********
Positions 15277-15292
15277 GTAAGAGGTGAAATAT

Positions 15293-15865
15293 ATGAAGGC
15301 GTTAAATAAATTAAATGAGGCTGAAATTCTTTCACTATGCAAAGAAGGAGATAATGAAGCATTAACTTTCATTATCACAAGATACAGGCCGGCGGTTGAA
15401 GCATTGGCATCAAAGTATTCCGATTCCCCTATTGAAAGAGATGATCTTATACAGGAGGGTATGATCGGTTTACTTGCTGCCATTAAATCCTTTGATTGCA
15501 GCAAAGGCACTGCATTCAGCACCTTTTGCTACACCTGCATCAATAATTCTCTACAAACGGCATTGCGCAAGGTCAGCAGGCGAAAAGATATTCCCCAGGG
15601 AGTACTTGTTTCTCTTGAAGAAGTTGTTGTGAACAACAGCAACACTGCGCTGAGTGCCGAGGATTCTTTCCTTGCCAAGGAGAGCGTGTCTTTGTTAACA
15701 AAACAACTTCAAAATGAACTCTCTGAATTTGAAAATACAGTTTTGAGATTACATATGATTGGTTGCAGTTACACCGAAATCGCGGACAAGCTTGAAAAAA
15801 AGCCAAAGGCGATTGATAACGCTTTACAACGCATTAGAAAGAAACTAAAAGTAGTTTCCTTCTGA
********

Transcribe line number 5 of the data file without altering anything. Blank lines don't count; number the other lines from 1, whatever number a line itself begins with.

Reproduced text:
15301 GTTAAATAAATTAAATGAGGCTGAAATTCTTTCACTATGCAAAGAAGGAGATAATGAAGCATTAACTTTCATTATCACAAGATACAGGCCGGCGGTTGAA